Nevertheless, we must consider the power of performance among those surveyed. After all, respondents are explicitly primed in the interview to be alert to themselves explicitly as religious practitioners/non-practitioners. In their responses, they are making a certain kind of public appearance. That is to say, even if the data are aggregated, even if they are coded and anonymous, individual respondents are nevertheless declaring their values to themselves. Survey respondents may well be performing aspirations of their community of formation. These aspirations may be civic, “More perfect union,” or may be religious/non-religious, “Do unto others….”
From that position of curiosity, we could then consider further how these reports, gathered at a particularly tense national moment, might be conditioned by felt anxieties of crisis and division? The dates on which this survey data were collected, Jan 9-23, 2017, are conspicuously close to the inauguration of America’s 45th President. The trend of affirmation of other religious groups is conspicuously elevated from the prior survey date (June 2014), and leads me to wonder whether they are aspirational?
As noted in the survey analysis, the survey was carried out “On the heels of a contentious election year in which partisan politics increasingly divided Americans.” To get inter-textual on social science, perhaps it’s not incidental that in January 2017, Pew found that, “Fully 86% describe the country as more politically divided today than in the past.” 71 percent expected the political divisions to persist or to worsen.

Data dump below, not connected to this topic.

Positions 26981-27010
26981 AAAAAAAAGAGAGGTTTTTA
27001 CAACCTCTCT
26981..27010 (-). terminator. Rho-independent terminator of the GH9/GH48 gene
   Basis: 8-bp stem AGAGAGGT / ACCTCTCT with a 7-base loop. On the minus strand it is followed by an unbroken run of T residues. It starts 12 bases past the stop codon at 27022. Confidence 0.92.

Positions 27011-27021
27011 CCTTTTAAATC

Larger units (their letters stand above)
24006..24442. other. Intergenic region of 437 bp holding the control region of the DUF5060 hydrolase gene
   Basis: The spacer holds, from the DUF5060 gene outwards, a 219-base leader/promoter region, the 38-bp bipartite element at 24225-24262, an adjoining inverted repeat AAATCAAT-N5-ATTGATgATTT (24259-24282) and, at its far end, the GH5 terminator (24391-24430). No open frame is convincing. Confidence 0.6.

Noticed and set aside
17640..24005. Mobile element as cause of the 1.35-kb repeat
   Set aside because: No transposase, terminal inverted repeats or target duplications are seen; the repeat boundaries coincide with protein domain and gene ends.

Perhaps given the opportunity to assess their fellow citizens on a metric other than party, Americans chose to affirm. On this analysis, is it conspicuous that evangelical Christians, the group that tracked most closely with support for President Trump, was the only religious group whose “likability” did not rise substantially?
Similarly, it would be interesting to consider with Pew whether and how perceptions of religious “others” track with the reported experience of those co-citizens. At stake in this question is whether it matters to members of religious groups (as majorities or minorities) how they are perceived by a statistical sample. Or do we learn more about America and religion when we take the “temperatures” of how we are perceived by others?
Does statistical expression of how one’s in-group is perceived (not, as the survey asks, how one perceives one’s in-group) cohere or contrast with these data on how one’s group perceives an out-group? Then we can better ask such questions as: what is the power of exceptionally “frigid” acts or actors, such as desecration of a gravesite? Or similarly, do reports of affective “warmth” by silent majorities toward an out-group track with actions, such as advocacy and intervention? What metric of relative religious co-existence does or should the American media report? The affective silent majority? Or the statistical outliers, perhaps more likely to commit acts of aggression and discrimination? Finally, if Americans of a particular community report anxieties that track with the actions of bad actors – actors who may be statistically a disproportionate minority – to what end is the Pew data informative or misleading?
Do scholars of “Religion and its publics” in the humanities need to learn more about, and perhaps be more involved in, the metrics and design of these studies? More importantly, are academics doomed to be masters of suspicion? Or will I one day know when good news crosses my desk?
Mara Willard is assistant professor in the department of religious studies at the University of Oklahoma.